The red-and-white Crossland arms gained popularity in quite a different way. Probably because the yellow-and-black “Maryland colors” were popularly identified with a state which, reluctantly or not, remained in the Union, Marylanders who sympathized with the South adopted the red-and-white of the Crossland arms as their colors. Following Lincoln’s election in 1861, red and white “secession colors” appeared on everything from yarn stockings and cravats to children’s clothing. People displaying these red-and-white symbols of resistance to the Union and to Lincoln’s policies were vigorously prosecuted by Federal authorities.

During the war, Maryland-born Confederate soldiers used both the red-and-white colors and the cross bottony design from the Crossland quadrants of the Calvert coat of arms as a unique way of identifying their place of birth. Pins in the cross bottony shape were worn on uniforms, and the headquarters flag of the Maryland-born Confederate general Bradley T. Johnson was a red cross bottony on a white field.

By the end of the Civil War, therefore, both the yellow-and-black Calvert arms and the red-and-white colors and bottony cross design of the Crossland arms were clearly identified with Maryland, although they represented opposing sides in the conflict.

In 4th grade, in Maryland history, right after having to memorize the names of the counties, we learned about the flag’s origin in the Calvert coat of arms

but not about the symbolic meaning of the flag’s adoption, as an explicit gesture of reconciliation between Confederate sympathizers and Union loyalists sharing power in a post-war border state.

The Howard County flag is based on the Crossland arms.  (There’s also a sheaf of wheat and a silhouette of Howard County nosing its way through a golden triangle.)  The city of Baltimore, on the other hand, uses the Calvert yellow-and-black only.

Oh, and there’s one more flag:

That’s the flag of the Republic of Maryland, an independent country in West Africa settled mostly by free black Marylanders.  It existed only from 1854 to 1857, when it was absorbed into Liberia, of which it’s still a part, called Maryland County.  The county flag still has Lord Baltimore’s yellow, but not the black.

 

 

 

 

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Intersectionality as nonlinearity

I wonder if the idea of intersectionality would be better-understood in STEMmy circles if we called it “nonlinearity” instead.  Put that way, e.g.

“the condition of being queer and disabled isn’t the sum of the condition of being queer and the condition of being disabled, or even some linear combination of those, it’s just its own thing, which draws input from each of those conditions in some more complicated way and which has features of its own particular to the intersection”

it’s something I think most mathematicians would find extremely natural and intuitive.

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The past was bad

It’s looking tonight like the GOP will manage to pass some version of the AHCA, a bill repealing the Affordable Care Act and creating some kind of return to the pre-ACA status quo; hard to know exactly what, since the vote will be taken without the bill being publicly released, and the House has decided not to wait for the Congressional Budget Office to estimate just how much this bill will cost Americans.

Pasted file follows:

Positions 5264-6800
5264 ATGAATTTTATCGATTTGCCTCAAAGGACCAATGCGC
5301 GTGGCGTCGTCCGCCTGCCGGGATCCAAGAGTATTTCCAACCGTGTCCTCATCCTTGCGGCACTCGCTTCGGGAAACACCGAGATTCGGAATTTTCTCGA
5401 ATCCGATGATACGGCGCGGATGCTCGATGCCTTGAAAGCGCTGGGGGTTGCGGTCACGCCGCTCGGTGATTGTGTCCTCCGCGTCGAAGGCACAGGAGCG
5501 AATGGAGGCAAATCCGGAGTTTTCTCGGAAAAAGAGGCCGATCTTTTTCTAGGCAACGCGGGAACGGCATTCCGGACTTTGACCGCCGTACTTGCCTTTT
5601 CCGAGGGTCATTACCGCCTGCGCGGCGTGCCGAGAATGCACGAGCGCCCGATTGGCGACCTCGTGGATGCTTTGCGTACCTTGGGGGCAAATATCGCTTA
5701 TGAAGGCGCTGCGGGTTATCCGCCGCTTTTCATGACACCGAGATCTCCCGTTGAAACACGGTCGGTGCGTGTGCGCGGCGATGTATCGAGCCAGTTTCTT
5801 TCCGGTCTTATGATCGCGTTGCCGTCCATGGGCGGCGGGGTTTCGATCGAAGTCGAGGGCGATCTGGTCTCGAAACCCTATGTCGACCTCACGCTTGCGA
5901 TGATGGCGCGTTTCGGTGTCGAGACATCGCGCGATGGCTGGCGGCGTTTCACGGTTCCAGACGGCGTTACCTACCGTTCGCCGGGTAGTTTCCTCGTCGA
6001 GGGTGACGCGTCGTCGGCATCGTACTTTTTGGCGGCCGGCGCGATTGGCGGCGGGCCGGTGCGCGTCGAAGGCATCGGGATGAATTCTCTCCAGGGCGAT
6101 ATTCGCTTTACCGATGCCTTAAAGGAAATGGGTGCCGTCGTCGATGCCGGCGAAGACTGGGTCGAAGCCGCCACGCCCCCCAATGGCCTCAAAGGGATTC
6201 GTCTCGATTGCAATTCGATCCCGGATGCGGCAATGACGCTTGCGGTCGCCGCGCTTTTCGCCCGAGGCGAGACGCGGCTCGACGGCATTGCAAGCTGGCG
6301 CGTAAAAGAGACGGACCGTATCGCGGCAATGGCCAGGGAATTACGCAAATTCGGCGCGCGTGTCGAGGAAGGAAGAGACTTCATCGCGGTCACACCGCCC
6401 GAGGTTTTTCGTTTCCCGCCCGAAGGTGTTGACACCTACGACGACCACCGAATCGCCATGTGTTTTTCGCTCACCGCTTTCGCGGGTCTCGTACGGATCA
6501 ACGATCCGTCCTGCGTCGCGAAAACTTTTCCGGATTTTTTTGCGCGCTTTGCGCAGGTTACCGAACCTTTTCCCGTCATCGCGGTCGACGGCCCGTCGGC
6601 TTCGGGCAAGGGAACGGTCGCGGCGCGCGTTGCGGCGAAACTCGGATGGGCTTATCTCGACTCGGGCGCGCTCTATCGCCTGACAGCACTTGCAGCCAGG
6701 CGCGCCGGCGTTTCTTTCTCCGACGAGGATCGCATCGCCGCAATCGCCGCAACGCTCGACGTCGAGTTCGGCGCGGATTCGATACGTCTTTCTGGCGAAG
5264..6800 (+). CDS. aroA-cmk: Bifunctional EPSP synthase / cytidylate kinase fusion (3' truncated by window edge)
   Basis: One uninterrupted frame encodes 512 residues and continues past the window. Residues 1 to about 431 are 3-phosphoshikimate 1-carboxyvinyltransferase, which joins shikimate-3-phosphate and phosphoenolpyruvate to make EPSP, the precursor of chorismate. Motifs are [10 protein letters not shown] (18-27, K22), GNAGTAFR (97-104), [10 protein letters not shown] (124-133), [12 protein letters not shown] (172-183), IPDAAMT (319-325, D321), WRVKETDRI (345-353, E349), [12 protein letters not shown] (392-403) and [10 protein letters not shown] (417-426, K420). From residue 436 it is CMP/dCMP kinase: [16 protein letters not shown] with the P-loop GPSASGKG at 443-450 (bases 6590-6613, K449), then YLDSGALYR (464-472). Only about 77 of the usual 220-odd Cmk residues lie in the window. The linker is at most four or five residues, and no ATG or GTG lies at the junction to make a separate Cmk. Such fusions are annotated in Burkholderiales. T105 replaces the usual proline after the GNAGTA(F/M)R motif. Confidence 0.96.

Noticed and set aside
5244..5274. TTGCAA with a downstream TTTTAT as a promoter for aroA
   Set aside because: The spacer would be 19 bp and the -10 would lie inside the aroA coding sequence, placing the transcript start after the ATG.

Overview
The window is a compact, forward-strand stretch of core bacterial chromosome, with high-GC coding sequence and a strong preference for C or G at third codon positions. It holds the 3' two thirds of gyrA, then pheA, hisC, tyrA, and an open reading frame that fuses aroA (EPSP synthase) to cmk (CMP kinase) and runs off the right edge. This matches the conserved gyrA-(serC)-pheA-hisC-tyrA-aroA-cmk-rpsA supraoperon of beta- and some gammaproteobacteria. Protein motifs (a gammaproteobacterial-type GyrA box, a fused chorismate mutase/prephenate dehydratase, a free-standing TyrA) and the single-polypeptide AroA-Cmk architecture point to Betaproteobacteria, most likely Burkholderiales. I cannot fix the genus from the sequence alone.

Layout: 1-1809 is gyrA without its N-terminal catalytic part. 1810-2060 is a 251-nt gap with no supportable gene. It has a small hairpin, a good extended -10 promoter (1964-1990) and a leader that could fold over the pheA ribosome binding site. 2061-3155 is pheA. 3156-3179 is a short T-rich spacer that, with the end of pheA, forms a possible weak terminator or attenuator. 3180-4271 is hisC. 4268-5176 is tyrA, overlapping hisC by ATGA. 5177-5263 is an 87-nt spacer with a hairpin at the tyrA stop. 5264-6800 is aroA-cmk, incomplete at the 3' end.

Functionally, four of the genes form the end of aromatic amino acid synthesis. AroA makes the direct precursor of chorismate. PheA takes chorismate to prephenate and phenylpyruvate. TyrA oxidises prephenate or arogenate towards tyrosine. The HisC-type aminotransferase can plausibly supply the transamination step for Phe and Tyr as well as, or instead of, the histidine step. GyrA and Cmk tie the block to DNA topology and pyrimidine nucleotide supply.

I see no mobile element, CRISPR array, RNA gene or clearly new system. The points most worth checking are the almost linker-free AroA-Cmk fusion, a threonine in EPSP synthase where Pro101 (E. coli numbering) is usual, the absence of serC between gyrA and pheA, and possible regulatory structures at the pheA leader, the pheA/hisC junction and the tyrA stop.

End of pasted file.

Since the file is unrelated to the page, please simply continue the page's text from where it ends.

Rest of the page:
GOP fans will say: “How can this be such a big disaster, crying liberals?  Ten years ago there was no Obamacare, and people did fine.”

Some people did fine!  Some people didn’t do fine.

You’ll hear people say, in the same sad snappish tone of voice, “Parents today are obsessed with safety, in my day kids rode in the way back of the station wagon, they didn’t wear seatbelts, they crossed the street by themselves, and they were fine.”

Some kids were fine!  But just so you know:  in 1975, about 1600 kids 13 and under were killed by cars as pedestrians, and another 1400 were killed in crashes while riding in cars.  In 2015, those numbers were 186 and 663.  Throw in teenagers and that’s another 8700 dead passengers in 1975; down to 2715 in 2015.

People did fine, except for the thousands of kids who got killed back then who wouldn’t get killed now.

A while ago I was reading the reunion book for the Harvard class of 1893, the people who graduated exactly 100 years before me.  You know what you notice in their bios?  A lot of people’s children died.  In 1920, about 8% of American babies died before the age of 1.  It’s now 0.6%.

People were fine!  They had a baby, the baby died, they got on with their life.

But I like it better when babies hardly ever die, when thousands of children don’t get killed in car crashes, and when Americans have access to affordable health insurance even if they’ve been sick before.  The past was fine.  But it was also bad.

 

 

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AB for President

AB was talking about being President this morning.

Me:  I think you could be a really good candidate; you’re funny, and you get along with almost everybody.

AB:  And I have great hair!

She gets it.

Vacuum cleaner on sale

I was explaining the “regular price” scam to CJ the other day. A store sells a vacuum cleaner for $79.95. One day, they put up a sign saying “SALE! Regular price, $109.95; now MARKED DOWN to $79.95.” The point is to create an imaginary past that never was, a past where vacuum cleaners cost $109.95, a difficult past from which the store has generously granted you respite.
This is what Trump’s team is doing. They’re trying to create an imaginary past in which the last 5 years of life in America was characterized by ubiquitous street crime, unchecked terrorism, and mass unemployment. So that life in America in 2017 and 2018 will seem comparatively placid, safe, and prosperous. Look how much I saved you on this goddamn vacuum cleaner. You’re welcome.